Best Enchiladas Ever

Saturday and I still haven’t totally recovered from the nastiest cold that I have had in decades. There is a lot of stuff to do at home, plumbing problems mostly, but Candy and I headed across the river to a couple of Estate Sales in Kessler Park. Both were in beautiful, old brick homes that are so rare in Dallas. Kessler Park has to be the prettiest part of the city with its historic one-of-a-kind homes, steep hills and thick stands of ancient trees. We bought a bunch of crap we never knew we couldn’t live without at the second sale, which was literally across the street from the house I lived in when I first moved to Dallas, thirty years ago.

After our time spent digging through dead people’s stuff we drove down to the Bishop Arts District – my newest favorite spot in Dallas. There are a bunch of places we want to eat at down there, but the other day I had stumbled across a blog entry written about the best Enchiladas in the city and had read about a semi-fast-food place down in Bishop Arts called bee – which stood for Best Enchiladas Ever. It looked like a plan.

It looks like bee is the brainchild of Monica, of Monica’s Aca y Alla – one of the most loved eating spots around. Monica quality enchiladas with fast food speed and prices sounds really good. Now, Oak Cliff is lousy with Tacquerias and other home-style Mexican food – and I’d like to try them all – so I guess a gentrified gringo invader may be politically incorrect… but I don’t care, I just want something good to eat.

Sorry for the poor photographs - I forgot my camera and had to use my phone.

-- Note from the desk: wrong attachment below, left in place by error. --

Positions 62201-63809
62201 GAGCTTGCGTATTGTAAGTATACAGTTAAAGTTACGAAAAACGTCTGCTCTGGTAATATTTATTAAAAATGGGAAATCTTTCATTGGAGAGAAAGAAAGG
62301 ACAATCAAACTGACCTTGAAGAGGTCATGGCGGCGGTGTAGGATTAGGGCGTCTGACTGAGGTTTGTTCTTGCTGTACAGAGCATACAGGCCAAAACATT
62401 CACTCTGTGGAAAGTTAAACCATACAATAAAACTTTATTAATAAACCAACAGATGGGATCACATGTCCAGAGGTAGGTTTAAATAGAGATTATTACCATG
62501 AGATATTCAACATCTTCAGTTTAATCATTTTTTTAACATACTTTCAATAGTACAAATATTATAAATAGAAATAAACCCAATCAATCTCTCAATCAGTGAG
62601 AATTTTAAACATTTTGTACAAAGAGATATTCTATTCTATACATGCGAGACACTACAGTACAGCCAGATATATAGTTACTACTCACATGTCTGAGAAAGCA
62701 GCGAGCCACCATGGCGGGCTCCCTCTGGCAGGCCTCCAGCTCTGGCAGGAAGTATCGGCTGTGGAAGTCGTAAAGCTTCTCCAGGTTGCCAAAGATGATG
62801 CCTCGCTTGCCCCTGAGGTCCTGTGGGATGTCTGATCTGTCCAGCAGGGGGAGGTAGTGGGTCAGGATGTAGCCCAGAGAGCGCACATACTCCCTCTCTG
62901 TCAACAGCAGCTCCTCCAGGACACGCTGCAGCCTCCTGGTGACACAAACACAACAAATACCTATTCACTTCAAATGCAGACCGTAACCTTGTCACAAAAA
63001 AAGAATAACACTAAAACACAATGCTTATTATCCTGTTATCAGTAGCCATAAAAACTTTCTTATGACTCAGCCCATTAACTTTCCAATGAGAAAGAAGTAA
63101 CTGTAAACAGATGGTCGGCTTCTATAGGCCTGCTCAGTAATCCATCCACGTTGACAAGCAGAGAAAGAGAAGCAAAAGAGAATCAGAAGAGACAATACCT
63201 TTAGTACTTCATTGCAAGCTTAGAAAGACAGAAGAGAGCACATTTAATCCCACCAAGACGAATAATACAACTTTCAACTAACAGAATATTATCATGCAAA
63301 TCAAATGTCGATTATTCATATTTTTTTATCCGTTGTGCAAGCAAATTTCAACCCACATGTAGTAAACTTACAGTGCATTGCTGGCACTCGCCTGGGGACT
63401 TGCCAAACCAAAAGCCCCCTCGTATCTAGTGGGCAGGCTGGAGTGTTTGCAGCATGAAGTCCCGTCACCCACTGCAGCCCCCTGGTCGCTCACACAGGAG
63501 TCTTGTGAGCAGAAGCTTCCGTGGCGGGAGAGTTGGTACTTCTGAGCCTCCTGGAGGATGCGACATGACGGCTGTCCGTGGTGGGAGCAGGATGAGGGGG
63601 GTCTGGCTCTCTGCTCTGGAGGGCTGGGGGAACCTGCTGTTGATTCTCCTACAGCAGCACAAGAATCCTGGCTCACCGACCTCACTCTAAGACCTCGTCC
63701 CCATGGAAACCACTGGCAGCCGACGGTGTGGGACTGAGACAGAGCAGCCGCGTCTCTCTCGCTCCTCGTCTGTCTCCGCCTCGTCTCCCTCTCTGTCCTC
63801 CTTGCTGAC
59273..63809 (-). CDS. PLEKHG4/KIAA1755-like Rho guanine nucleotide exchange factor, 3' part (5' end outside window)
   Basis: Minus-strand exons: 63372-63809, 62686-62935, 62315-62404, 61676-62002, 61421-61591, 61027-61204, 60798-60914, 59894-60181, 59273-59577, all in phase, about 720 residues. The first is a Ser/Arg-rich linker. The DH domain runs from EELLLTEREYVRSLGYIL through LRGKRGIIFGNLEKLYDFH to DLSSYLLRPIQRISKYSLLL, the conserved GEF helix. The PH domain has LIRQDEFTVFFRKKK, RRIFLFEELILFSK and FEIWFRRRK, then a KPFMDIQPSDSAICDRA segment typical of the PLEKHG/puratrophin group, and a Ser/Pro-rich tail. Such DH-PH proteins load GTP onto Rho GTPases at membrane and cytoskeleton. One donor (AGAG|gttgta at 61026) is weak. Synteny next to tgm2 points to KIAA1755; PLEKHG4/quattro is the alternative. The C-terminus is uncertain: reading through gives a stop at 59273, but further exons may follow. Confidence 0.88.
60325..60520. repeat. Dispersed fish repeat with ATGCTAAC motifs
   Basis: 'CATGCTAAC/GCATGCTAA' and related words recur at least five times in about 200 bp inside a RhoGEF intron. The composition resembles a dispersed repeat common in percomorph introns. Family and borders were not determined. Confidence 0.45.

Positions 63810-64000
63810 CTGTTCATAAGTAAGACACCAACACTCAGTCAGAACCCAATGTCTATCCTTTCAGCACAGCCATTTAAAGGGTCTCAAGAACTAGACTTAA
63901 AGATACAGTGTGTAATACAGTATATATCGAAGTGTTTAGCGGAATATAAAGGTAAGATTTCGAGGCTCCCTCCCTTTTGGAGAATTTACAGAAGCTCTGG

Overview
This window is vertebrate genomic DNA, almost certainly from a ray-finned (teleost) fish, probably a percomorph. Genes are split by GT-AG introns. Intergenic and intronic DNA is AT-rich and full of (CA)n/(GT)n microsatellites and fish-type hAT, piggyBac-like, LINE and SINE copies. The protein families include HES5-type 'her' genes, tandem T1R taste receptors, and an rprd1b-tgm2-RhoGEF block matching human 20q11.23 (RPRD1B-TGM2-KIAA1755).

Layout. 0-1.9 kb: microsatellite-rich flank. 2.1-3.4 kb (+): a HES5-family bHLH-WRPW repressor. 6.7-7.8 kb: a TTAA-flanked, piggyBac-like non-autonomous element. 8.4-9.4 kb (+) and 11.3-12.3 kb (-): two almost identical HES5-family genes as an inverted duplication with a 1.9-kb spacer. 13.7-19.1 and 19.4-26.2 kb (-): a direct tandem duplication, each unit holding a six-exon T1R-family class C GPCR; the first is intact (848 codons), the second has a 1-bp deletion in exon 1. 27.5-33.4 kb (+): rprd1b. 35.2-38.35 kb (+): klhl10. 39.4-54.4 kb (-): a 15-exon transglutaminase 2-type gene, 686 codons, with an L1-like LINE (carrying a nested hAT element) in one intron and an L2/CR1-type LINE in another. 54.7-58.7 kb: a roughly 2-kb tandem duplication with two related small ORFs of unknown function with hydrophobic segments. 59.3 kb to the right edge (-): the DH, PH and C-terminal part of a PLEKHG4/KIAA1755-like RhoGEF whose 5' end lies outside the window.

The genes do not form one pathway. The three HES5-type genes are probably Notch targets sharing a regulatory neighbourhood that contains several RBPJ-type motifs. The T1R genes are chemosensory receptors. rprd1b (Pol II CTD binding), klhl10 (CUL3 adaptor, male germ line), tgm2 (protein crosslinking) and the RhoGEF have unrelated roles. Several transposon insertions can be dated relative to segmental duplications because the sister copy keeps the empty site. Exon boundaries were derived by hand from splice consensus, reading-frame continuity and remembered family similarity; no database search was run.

Bee is a bright and clean little place near the corner of Davis and Zang. You get a little card and fill it out before ordering from the counter, like a sandwich place. The guy at the counter recommended the two enchilada special.

Build your own – starting with tortillas.


  • corn,
  • blue corn,
  • wheat,
  • flour,
  • or cabbage leaf wrap.

Then filling:

  • chicken tinga,
  • pork carnitas
  • beef picadillo,
  • beef brisket,
  • tilapia veracruz,
  • spinach and mushroom,
  • quinoa and tofu,
  • vegan special,
  • cheddar cheese.

Finally, you add a sauce:

  • sour cream,
  • con carne,
  • queso blanco,
  • poblano crema,
  • chipotle crema,
  • oaxaca mole,
  • ranchera,
  • tomatillo,
  • avacado verde (cold).

Folks deciding what to get and filling out their cards.

My order, two enchiladas, rice and black beans

So you mix and match. Pick your sides and then when the food is ready they have a selection of toppings and cheeses. The back side of the little menu card is full of other options… burritos, tacos, salads… but you could spend a year working through the options of the different enchilada combinations.

As promised, the food was fast, reasonable, and very good. I had forgotten my combinations by the time the order came up, but I don’t think you can go wrong with anything I did especially like the poblano crema and the vegan black beans. They have a cooler full of beer and soft drinks and a margarita machine, so I suppose you could pretty well just live there if you wanted.